Berkeley flow evaporimeter design

Schematic of proposed flow evaporimeter attached to a goggle. At a set flow volumetric rate, Q, inlet and exit relative humidities, RH, and temperatures, T, are measured permitting calculation of evaporation rate. Dimensions are in centimeters. Drawing is not drawn to scale.

  1. Y. Sun, Y. Li, J. Sun, Y. Li, A. Pei, and Y. Cui.
    "Stabilized Li3N for efficient battery cathode prelithiation."
    Energy Storage Materials 6 (2017): 119-124

  2. W. Chen, Y. Liu, Y. Li, J. Sun, Y. Qiu, C. Liu, G. Zhou, and Y. Cui.
    "In Situ Electrochemically Derived Nanoporous Oxides from Transition Metal Dichalcogenides for Active Oxygen Evolution Catalysts."
    Nano Letters (2016)

  3. H. Wang, S. Xu, C. Tsai, Y. Li, C. Liu, J. Zhao, Y. Liu, H. Yuan, F. Abild-Pedersen, F.B. Prinz, J.K. Nørskov, and Y. Cui.
    "Direct and continuous strain control of catalysts with tunable battery electrode materials."
    Science 354.6315 (2016): 1031-1036

  4. J. Sun, Y. Sun, M. Pasta, G. Zhou, Y. Li, W. Liu, F. Xiong, and Y. Cui.
    "Entrapment of Polysulfides by a Black-Phosphorus-Modified Separator for Lithium-Sulfur Batteries."
    Advanced Materials 28.44 (2016): 9797-9803

  5. H.W. Lee, Y. Li, and Y. Cui.
    "Perspectives in in situ transmission electron microscopy studies on lithium battery electrodes."
    Current Opinion in Chemical Engineering 12 (2016): 37-43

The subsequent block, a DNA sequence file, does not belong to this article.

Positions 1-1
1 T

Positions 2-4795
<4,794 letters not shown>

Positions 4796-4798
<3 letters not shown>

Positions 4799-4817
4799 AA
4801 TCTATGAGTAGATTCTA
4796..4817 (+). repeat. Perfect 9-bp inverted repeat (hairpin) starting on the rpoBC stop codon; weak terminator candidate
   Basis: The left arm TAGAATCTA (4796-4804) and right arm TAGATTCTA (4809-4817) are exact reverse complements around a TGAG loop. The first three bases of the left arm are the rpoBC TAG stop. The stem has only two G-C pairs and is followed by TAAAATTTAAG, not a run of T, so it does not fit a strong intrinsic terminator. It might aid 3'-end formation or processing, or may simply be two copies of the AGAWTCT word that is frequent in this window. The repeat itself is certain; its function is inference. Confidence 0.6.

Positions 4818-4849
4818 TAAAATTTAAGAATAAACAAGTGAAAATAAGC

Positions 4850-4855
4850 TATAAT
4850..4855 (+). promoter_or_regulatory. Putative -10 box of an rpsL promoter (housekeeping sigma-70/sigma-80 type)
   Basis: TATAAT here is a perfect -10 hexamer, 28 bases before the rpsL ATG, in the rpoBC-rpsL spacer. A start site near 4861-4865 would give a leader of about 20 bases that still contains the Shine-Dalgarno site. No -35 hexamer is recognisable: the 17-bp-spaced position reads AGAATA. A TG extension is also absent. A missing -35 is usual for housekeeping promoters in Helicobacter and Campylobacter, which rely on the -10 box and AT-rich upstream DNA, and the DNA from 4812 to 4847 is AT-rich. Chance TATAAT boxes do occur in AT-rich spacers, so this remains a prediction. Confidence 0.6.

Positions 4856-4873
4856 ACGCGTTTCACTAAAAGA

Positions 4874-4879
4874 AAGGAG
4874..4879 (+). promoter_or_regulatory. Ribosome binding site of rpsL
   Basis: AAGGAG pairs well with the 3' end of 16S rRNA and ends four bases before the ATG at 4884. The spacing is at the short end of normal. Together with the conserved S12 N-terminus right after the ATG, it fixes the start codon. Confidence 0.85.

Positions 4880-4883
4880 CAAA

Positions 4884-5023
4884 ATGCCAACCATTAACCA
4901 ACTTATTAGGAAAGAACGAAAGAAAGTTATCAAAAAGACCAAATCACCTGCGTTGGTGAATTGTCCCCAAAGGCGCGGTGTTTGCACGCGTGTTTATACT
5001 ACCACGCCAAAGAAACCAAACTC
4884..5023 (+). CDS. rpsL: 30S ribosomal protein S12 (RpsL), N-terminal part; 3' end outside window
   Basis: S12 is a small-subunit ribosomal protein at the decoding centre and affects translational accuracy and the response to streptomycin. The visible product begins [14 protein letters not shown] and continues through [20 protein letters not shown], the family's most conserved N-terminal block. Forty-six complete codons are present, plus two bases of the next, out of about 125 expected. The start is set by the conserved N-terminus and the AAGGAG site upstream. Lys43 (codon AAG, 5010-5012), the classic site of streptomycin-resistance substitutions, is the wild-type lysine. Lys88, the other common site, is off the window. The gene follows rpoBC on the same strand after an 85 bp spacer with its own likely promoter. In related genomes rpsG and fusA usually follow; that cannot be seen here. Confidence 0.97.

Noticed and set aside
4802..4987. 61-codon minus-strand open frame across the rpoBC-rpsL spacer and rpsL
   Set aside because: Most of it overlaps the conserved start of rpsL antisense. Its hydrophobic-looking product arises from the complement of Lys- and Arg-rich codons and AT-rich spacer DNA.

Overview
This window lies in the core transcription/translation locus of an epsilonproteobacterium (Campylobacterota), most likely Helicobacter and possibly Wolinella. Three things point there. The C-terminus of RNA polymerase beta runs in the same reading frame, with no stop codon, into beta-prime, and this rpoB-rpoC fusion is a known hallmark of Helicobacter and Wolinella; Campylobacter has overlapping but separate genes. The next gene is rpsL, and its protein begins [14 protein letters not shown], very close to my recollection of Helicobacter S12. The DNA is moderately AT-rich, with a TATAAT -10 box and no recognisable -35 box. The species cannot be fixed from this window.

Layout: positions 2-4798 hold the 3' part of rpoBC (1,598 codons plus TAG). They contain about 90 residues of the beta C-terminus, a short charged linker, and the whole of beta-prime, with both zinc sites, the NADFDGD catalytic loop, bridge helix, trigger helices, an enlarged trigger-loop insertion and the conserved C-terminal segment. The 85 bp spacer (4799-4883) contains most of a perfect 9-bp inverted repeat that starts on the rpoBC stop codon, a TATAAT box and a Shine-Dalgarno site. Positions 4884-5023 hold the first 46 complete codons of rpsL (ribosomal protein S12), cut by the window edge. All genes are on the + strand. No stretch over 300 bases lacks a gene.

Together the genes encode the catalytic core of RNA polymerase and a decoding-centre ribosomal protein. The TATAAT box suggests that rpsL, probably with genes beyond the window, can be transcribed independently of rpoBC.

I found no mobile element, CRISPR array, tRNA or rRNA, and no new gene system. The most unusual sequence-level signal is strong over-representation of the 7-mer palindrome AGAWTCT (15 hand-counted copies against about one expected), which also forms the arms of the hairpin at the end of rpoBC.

6. K. Yan, Z. Lu, H.W. Lee, F. Xiong, P.C. Hsu, Y. Li, J. Zhao, S. Chu, and Y. Cui.
    "Selective deposition and stable encapsulation of lithium through heterogeneous seeded growth."
    Nature Energy 1 (2016): 16010

  7. Y. Li*, K. Yan*, H.W. Lee, Z. Lu, N. Liu, and Y. Cui.
    "Growth of conformal graphene cages on micrometre-sized silicon particles as stable battery anodes."
    Nature Energy 1 (2016): 15029.

  8. Y. Sun, H.W. Lee, Z.W. Seh, N. Liu, J. Sun, Y. Li, and Y. Cui.
    "High-capacity battery cathode prelithiation to offset initial lithium loss."
    Nature Energy 1 (2016): 15008.

  9. Z. Chen, P.C. Hsu, J. Lopez, Y. Li, J. To, N. Liu, C. Wang, S. Andrews, Y. Cui, and Z. Bao.
    "Fast and reversible thermoresponsive polymer switching materials for safer batteries."
    Nature Energy 1 (2016): 15009.

  10. J. Sun*, H.W. Lee*, M. Pasta, H. Yuan, G. Zheng, Y. Sun, Y. Li, and Y. Cui.
    "A phosphorene-graphene hybrid material as a high-capacity anode for sodium-ion batteries."
    Nature Nanotechnology 10.11 (2015): 980-985.

  11. W. Chen, H. Wang, Y. Li, Y. Liu, J. Sun, S. Lee, J.S. Lee, and Y. Cui.
    "In Situ Electrochemical Oxidation Tuning of Transition Metal Disulfides to Oxides for Enhanced Water Oxidation."
    ACS Central Science 1.5 (2015): 244-251.

  12. W. Liu, N. Liu, J. Sun, P.C. Hsu, Y. Li, H.W. Lee, and Y. Cui.
    "Ionic Conductivity Enhancement of Polymer Electrolytes with Ceramic Nanowire Fillers."
    Nano Letters 15.4 (2015): 2740-2745.

  13. Z. Lu, N. Liu, H.W. Lee, J. Zhao, W. Li, Y. Li, and Y. Cui.